Boston Red Sox ace Chris Sale faded down the stretch last season, which he explains may have been due to the pressure to prove himself early on.
Chris Sale was everything the Boston Red Sox could have hoped for and more in his first season with the team.
The lefty won 17 games, posted a 2.90 ERA, nearly set a single-season franchise strikeout record, started for the AL squad in the All-Star Game and finished second in the Cy Young race. Despite all that success, Sale still can’t shake the late-season fade that soured his season.
After a dominant first half that garnered whispers of a potential MVP campaign, Sale stumbled in August by going 2-2 with a 4.38 ERA. The low points of that stretch included a pair of shellackings at the hands of the Cleveland Indians, as his old AL Central nemesis knocked him around for 13 runs in eight innings over two starts that month. He was also shelled for five runs in his final regular season start by the Toronto Blue Jays as he chased Pedro Martinez‘ franchise strikeout record.
The rocky road to reach the regular season finish line was merely a precursor to rough postseason. Sale coughed up seven runs in five innings to take the loss in Game 1 of the ALDS against the Houston Astros. He pitched brilliantly in relief during a must-win Game 4 but was left in the game a bit too long and was tagged with another loss after giving up a pair of runs in his 4 2/3 innings of work.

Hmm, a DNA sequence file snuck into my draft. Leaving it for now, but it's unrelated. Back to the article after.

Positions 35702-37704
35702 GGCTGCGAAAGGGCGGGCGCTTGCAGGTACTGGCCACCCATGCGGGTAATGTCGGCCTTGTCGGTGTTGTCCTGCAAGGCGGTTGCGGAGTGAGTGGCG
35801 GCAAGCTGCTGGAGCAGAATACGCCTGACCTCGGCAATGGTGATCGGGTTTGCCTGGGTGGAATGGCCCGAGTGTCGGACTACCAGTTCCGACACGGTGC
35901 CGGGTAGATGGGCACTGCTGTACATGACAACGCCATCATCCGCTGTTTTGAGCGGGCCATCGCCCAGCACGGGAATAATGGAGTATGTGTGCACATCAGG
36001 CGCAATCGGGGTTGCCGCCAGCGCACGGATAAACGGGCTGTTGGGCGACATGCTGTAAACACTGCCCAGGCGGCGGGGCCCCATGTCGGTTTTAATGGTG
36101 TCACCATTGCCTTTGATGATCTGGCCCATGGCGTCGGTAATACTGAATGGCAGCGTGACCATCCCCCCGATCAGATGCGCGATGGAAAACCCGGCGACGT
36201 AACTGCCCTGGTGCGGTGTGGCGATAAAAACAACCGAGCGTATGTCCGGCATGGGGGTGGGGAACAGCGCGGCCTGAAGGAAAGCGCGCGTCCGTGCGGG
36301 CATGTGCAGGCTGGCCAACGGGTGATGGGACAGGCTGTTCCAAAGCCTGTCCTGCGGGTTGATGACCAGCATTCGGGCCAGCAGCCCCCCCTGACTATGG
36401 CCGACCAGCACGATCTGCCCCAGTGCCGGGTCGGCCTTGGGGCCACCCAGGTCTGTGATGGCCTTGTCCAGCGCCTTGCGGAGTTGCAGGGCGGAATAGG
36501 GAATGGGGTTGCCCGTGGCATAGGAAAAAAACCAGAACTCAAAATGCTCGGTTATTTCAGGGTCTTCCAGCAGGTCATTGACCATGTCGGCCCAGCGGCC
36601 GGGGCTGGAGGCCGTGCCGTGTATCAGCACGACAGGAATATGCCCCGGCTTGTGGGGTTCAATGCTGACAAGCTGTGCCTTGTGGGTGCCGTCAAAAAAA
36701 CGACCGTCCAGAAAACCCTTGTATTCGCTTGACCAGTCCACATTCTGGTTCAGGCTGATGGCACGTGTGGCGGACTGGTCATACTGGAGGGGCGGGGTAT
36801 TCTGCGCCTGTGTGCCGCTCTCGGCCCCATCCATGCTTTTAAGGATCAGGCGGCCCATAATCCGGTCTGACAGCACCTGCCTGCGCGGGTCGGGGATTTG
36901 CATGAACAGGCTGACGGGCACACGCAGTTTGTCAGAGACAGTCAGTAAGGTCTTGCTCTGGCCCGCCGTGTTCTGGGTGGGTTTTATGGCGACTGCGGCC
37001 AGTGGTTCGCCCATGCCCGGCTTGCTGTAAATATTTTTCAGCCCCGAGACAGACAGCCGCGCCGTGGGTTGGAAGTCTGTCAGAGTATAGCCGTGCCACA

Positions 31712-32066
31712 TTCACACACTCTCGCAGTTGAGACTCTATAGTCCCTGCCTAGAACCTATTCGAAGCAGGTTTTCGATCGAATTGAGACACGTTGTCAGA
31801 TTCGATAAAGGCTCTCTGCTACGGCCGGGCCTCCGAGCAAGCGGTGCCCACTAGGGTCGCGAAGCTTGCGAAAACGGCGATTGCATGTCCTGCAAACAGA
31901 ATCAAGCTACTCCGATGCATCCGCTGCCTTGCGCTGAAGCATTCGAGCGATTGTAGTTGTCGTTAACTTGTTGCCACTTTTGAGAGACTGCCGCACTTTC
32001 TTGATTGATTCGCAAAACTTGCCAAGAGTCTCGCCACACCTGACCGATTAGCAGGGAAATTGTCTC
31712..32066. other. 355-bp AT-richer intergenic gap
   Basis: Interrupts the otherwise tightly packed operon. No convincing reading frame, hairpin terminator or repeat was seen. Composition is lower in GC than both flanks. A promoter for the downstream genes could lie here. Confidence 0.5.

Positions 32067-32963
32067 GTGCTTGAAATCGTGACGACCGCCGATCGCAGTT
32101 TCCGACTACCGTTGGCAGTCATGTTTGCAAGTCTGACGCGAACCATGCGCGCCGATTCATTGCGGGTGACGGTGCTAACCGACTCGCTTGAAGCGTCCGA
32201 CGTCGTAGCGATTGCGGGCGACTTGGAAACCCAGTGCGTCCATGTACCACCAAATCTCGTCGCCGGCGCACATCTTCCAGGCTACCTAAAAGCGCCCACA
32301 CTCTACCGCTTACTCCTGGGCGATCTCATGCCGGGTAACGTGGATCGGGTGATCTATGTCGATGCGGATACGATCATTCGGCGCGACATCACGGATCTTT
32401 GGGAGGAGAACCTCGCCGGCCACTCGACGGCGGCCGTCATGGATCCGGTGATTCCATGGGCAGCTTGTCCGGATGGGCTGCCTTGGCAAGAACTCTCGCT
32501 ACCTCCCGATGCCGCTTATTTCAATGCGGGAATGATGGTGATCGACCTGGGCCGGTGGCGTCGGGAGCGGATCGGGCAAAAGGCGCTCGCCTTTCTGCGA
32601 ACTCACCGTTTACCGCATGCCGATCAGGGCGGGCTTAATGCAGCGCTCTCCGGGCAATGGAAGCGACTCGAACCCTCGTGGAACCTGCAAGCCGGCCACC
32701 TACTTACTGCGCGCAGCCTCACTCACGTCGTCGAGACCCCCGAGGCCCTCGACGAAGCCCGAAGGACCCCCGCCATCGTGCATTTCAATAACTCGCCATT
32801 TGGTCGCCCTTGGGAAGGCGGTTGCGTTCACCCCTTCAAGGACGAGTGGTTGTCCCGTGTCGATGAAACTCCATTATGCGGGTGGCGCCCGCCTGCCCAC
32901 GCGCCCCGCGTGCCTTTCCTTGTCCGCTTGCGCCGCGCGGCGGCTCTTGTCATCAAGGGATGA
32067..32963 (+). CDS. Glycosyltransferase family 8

It’s not about how you start in Boston, it’s how you finish. Sale learned that lesson the hard way last season, so this year he’s taking a different approach to help avoid a second-half fade.
In an appearance during the Red Sox Winter Weekend, Sale explained he felt that he had to prove himself to his new team after he was acquired from the Chicago White Sox for a massive prospect haul.
He showed up to spring training ready to go with his arm nearly in mid-season form by the time he made his regular season debut on April 5. The pressure to make a strong first impression fueled Sale to a dominant first half but it wasn’t sustainable.
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That’s why Sale plans to take a more gradual approach this spring to build up his arm strength for the long-haul rather than come out blazing from the start.
Managing Sale’s workload a bit more would also go a long way toward keeping him fresh for the stretch run. He led the majors with 214 1/3 innings last season, a year after setting a career-high with 226 2/3 innings. Sale’s pursuit of 300 strikeouts may have swayed former manager John Farrell into leaving his ace on the mound longer than he should have. Alex Cora will need to avoid making the same mistake. Sale is a workhorse capable of handling 200+ innings but there is no need for him to be leading the majors in that category when the team anticipates needing him to throw some additional innings in October.
Sale has shown Red Sox Nation that he’s worthy of the ace mantle. With the pressure to prove himself behind him, Sale can focus on the big picture. If he stumbles through spring or has a rough outing in April, don’t panic. It’s all a part of the plan to work his way up to mid-season form rather than burst out of the gate on fire.